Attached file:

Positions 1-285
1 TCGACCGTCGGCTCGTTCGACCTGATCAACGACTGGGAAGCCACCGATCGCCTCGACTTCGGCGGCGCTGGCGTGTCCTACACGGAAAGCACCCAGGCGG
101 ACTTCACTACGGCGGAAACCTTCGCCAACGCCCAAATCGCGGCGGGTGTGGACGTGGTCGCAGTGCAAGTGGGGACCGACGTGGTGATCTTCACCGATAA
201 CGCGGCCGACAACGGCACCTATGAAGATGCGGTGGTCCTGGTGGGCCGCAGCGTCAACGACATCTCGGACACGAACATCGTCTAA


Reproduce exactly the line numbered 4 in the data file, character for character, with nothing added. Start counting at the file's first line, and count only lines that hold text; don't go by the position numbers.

201 CGCGGCCGACAACGGCACCTATGAAGATGCGGTGGTCCTGGTGGGCCGCAGCGTCAACGACATCTCGGACACGAACATCGTCTAA